Revenues $28 million short of projections | NevadaAppeal.com

Revenues $28 million short of projections

Members of the Economic Forum were told on Thursday less than half way through Fiscal 2016, General Fund revenues are $27.8 million below the forecast used to build the state budget.

Fully half of that deficit is in the cigarette tax category.

Legislative Counsel Burearu Economist Russ Guindon told the panel legislation raising the cigarette tax from 80 cents a pack to $1.80 per pack took effect in July last year. He said a large number of wholesalers bought large numbers of cigarette stamps in May and June before the increase hit, raising 2015 collections to $92.8 million, $15 million above that year’s forecast. As a result, those wholesalers haven’t had to buy as many stamps as expected so far this fiscal year.

With just the first quarter of the year counted, the shortfall is $13.4 million.

Most of the rest of the shortfall comes from the state’s largest revenue generators: gaming, sales taxes and the insurance premium tax.

So far this fiscal year, General Fund revenues were supposed to be just more than $1 billion. Despite that shortfall, the May 1 forum projections adjusted for the nearly $1.2 billion in tax increases approved by lawmakers were just 2.7 percent off.

Sales taxes generate more than $1 billion a year, gaming taxes about $700 million a year and $325 million annually.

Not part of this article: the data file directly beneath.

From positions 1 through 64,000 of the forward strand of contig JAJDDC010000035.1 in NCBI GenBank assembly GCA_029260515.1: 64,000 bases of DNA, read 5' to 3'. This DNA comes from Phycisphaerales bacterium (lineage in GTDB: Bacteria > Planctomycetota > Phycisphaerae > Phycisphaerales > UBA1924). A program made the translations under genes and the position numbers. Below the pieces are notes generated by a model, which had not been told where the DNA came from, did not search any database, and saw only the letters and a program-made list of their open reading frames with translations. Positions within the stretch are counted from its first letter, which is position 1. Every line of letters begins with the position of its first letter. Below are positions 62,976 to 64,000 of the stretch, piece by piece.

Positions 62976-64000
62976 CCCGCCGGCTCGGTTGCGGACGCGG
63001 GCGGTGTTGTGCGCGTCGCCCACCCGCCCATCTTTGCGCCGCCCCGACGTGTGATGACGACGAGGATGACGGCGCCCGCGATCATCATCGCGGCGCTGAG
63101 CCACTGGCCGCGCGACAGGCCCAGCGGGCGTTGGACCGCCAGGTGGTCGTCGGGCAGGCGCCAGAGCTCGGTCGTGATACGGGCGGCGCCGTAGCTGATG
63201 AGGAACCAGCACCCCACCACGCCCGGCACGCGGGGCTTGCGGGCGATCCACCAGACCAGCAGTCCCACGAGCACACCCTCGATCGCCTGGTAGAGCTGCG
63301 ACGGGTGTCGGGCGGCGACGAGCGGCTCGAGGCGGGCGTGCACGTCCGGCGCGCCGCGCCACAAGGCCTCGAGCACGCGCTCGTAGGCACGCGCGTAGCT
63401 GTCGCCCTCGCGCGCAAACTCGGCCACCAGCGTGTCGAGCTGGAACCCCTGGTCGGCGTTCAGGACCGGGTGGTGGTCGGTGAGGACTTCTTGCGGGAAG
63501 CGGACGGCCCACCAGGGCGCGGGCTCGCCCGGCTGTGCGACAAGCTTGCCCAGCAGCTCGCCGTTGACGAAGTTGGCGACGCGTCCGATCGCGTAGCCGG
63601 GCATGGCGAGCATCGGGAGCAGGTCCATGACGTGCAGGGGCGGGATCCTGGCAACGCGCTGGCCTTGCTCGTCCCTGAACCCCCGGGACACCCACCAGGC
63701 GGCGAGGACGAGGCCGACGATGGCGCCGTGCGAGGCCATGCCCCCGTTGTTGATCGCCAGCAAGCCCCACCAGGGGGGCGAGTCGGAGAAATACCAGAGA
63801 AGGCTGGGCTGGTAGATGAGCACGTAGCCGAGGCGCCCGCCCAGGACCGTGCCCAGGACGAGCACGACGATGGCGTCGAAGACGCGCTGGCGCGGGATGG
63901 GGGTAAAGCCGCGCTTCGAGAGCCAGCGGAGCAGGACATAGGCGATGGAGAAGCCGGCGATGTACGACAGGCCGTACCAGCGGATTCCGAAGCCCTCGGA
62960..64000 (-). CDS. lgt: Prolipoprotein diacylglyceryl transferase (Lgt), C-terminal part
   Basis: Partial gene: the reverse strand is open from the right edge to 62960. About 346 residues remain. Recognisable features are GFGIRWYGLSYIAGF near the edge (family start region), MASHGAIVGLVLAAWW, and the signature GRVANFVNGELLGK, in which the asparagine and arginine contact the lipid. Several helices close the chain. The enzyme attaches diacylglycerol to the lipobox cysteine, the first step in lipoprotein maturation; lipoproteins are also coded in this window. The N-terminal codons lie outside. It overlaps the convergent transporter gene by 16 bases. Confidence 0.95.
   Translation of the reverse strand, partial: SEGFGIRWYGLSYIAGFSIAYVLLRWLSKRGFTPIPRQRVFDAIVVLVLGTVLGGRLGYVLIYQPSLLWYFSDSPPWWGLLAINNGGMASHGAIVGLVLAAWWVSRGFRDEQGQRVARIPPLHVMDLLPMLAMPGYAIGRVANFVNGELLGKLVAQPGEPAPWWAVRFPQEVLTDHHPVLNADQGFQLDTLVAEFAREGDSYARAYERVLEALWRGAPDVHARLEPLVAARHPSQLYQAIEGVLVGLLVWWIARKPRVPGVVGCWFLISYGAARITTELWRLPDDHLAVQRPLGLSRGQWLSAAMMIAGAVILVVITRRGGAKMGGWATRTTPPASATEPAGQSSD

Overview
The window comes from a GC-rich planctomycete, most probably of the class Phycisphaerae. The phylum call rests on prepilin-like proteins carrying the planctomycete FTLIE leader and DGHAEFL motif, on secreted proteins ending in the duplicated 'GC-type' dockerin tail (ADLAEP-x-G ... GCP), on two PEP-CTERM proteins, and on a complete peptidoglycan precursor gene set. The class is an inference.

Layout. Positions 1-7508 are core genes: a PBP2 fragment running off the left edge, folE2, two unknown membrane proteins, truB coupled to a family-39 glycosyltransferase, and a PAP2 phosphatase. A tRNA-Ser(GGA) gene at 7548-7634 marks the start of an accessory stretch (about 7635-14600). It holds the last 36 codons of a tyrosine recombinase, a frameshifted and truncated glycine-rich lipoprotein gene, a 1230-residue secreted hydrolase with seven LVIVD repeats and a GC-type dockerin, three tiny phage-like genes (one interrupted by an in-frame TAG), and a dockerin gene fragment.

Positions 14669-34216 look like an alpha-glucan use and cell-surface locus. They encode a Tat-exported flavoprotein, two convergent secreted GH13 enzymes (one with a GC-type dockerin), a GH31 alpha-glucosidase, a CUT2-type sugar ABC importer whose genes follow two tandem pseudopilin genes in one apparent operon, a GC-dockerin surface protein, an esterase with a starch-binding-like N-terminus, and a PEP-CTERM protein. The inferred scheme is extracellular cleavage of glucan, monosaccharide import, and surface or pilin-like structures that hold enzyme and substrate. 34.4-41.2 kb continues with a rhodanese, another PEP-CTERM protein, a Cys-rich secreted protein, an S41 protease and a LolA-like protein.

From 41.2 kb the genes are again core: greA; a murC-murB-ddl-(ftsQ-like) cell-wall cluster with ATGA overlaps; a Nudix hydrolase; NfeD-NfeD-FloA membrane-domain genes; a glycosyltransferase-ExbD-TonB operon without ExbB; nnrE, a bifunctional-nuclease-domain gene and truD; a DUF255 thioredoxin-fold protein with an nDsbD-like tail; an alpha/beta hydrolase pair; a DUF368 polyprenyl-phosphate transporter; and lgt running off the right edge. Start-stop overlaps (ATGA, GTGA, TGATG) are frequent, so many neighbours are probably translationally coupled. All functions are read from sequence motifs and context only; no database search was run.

Forum member Marv Leavitt said he was concerned abou those three major state resources. Despite being $4.3 million down, he said he was least concerned about the sales tax because, “sales tax is so dependent on what happens this Christmas market.” He said strong retail sales for Christmas could erase that shortfall.

Guindon agreed with him on the gaming tax collections, which are $10.4 million below projections.

With seven months left to report this fiscal year, he said, “it’s going to be a hard one to make up.”

The insurance tax collections, however, are $9.3 million and 10.7 percent below projections. Guindon said they don’t have the details necessary to figure out what’s going on there but because more than $3 million in collections from 2013 was reported late in the first part of 2014, the actual shortfall was more like $6 million.

Those shortfalls, however, were offset by collections that came in well above projections in several other categories.

The gaming Live Entertainment Tax brought in $9.5 million more than expected so far this fiscal year, the Modified Business Tax is up $2.2 million and the Real Property Transfer Tax nearly $2 million more than forecast,

Guindon told the forum the wildcard his staff is facing this interim is predicting the actual impact of a laundry list of tax credits approved by the governor and Legislature. If every dime of those credits is taken, it would cost the state $155.8 million in revenue over the biennium. Thus far in Fiscal 2016, businesses have claimed only $12.4 million of those tax credits.

The forum meets next in the summer to again review the status of their projections and the state General Fund budget. It’s charged with projecting the seven major revenues and more than 70 minor sources that make up the General Fund. Lawmakers and the governor are legally bound to build their budgets using those projections or, as they did in the 2015 session, pass revenue increases to cover the total they want to spend.

The forum didn’t make any new projections. The December meeting in the odd numbered year is just to update members on the status of General Fund revenue collections.